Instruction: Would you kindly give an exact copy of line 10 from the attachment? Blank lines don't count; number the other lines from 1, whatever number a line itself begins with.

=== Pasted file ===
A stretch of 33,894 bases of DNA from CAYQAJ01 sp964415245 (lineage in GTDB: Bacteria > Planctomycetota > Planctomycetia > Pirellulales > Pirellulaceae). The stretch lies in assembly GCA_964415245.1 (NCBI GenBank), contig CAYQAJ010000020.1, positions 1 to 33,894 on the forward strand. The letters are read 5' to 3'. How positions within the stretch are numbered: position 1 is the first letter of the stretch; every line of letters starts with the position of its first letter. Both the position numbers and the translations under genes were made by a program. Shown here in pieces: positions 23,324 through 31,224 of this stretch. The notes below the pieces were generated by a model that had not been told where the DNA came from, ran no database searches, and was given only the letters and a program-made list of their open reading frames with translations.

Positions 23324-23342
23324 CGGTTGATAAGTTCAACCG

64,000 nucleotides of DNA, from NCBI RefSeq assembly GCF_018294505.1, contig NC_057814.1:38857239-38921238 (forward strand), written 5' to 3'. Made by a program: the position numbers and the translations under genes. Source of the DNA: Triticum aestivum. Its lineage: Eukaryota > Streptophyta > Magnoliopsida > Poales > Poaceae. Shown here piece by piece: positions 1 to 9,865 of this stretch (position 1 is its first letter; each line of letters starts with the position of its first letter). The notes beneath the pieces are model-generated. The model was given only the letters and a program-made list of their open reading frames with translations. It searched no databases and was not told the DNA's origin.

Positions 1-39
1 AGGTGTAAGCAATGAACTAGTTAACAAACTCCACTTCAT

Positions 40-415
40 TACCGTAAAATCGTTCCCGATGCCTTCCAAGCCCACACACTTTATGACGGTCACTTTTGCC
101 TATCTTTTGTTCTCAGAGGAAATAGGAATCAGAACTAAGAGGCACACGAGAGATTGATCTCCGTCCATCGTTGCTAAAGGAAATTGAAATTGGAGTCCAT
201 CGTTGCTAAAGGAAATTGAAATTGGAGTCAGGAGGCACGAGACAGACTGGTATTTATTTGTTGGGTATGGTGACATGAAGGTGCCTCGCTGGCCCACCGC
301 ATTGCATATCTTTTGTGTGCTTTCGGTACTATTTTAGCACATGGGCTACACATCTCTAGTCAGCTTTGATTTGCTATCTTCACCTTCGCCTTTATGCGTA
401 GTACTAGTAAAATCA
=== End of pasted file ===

201 CGTTGCTAAAGGAAATTGAAATTGGAGTCAGGAGGCACGAGACAGACTGGTATTTATTTGTTGGGTATGGTGACATGAAGGTGCCTCGCTGGCCCACCGC